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What the doc doesn't say: You're overweight

THE M.D.

October 12, 2009|Valerie Ulene

Divide your weight in pounds by that number.

Multiply that by 703.

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Or you could let the National Heart, Lung and Blood Institute's website do the work for you at www.nhlbisupport.com/bmi.

Standard weight categories are based on BMI measurements:

* Underweight = BMI less than 18.5

* Normal weight = 18.5-24.9

* Overweight = 25-29.9

* Obese = 30 and above

Though the BMI provides important information, the institute strongly believes that waist circumference -- a measure of abdominal fat -- should be considered too. A high waist circumference is associated with an increased risk of diabetes, high blood pressure and cardiovascular disease, particularly in people who fall into the "overweight" category.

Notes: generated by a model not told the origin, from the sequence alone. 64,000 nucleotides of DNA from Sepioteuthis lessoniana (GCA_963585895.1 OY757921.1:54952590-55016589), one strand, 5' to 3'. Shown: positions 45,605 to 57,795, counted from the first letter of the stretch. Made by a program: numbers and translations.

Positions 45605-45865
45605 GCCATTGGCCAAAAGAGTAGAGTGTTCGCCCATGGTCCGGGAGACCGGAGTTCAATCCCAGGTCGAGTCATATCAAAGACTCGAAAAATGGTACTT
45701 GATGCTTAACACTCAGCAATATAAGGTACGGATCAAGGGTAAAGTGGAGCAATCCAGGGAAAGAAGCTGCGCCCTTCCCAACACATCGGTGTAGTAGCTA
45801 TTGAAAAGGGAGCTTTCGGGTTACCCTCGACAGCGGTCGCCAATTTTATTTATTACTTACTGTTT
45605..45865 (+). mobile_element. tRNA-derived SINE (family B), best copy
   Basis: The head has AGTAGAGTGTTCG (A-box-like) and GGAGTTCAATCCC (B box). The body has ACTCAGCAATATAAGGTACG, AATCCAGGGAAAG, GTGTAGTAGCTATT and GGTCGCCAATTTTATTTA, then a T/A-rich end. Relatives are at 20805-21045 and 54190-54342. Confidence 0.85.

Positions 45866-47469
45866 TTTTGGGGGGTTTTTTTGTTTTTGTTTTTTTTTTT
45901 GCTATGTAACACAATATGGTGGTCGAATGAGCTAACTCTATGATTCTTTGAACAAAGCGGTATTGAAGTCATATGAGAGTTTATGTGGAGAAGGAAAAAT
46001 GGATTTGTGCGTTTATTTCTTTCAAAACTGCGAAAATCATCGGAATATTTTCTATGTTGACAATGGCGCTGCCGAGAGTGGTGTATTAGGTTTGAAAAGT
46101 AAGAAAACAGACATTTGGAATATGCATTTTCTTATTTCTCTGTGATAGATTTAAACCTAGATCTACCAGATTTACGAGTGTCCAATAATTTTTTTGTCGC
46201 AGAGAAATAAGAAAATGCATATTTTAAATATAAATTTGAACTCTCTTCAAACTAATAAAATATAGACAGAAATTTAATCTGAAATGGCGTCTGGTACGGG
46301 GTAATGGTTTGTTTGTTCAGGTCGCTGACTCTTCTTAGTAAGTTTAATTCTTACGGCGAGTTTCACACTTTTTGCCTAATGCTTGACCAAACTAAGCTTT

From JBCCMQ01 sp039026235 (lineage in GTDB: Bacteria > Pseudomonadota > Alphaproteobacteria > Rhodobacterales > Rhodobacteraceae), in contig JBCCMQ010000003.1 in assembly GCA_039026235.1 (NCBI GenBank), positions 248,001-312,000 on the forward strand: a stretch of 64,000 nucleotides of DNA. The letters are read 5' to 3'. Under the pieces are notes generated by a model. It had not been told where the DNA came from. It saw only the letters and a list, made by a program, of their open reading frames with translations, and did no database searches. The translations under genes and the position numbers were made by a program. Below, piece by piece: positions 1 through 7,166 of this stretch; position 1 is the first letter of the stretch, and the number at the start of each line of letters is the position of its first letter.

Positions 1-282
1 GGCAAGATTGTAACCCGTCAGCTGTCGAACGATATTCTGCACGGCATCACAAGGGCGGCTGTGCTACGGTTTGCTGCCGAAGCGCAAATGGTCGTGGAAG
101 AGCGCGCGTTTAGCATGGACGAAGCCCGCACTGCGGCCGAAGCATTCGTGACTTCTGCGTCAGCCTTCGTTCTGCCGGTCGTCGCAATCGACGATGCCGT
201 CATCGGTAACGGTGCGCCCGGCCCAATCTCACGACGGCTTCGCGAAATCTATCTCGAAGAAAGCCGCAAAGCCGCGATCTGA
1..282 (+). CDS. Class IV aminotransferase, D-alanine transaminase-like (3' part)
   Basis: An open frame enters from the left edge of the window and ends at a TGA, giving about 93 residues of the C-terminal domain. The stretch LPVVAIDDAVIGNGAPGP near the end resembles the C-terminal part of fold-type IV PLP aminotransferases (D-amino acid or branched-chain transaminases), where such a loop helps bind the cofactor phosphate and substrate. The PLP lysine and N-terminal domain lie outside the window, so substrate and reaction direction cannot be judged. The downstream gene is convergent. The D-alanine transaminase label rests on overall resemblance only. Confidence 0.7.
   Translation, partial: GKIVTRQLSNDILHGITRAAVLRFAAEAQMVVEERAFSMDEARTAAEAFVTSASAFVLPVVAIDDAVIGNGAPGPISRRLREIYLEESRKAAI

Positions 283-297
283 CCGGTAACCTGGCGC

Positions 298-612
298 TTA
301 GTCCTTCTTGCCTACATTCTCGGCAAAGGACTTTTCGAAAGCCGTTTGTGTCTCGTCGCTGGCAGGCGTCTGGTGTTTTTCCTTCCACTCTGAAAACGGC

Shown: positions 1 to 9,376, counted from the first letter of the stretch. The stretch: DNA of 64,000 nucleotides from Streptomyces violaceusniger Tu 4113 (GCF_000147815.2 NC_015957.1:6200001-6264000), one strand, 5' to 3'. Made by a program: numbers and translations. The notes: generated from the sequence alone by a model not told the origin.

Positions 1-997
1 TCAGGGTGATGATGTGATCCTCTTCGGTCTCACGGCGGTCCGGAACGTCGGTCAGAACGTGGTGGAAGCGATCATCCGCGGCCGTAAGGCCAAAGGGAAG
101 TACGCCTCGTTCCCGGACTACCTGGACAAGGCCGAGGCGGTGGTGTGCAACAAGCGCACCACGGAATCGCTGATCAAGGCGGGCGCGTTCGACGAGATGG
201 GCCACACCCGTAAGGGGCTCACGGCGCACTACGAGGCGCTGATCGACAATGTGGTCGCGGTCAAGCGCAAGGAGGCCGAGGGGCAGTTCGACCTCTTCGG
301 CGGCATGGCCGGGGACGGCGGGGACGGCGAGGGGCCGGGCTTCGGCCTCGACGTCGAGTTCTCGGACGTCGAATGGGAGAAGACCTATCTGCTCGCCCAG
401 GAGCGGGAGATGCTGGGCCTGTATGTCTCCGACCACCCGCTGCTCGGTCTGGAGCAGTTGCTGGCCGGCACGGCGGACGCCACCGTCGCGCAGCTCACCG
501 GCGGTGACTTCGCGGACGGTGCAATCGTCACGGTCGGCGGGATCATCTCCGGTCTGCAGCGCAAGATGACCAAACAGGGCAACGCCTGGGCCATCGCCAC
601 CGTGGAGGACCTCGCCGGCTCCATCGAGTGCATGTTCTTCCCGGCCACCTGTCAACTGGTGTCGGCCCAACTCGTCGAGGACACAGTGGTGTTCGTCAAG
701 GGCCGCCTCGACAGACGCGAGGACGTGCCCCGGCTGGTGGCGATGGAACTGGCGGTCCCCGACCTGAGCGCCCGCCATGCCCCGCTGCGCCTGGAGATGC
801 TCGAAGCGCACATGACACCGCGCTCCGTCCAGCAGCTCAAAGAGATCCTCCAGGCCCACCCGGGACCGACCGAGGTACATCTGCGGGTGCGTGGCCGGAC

Waist circumference is not the same thing as waist size. To accurately measure waist circumference, place a tape measure around the abdomen at the level of the iliac crest, the uppermost point of the hip bone. The tape measure should be snug but not tight, and the measurement should be made at the end of a normal expiration.

Women who fall into the "overweight" category based on their BMI and have a waist circumference of more than 35 inches are considered to be at high risk of developing weight-related disease; overweight men fall into this high-risk category when their waist circumference exceeds 40 inches.

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Valerie Ulene

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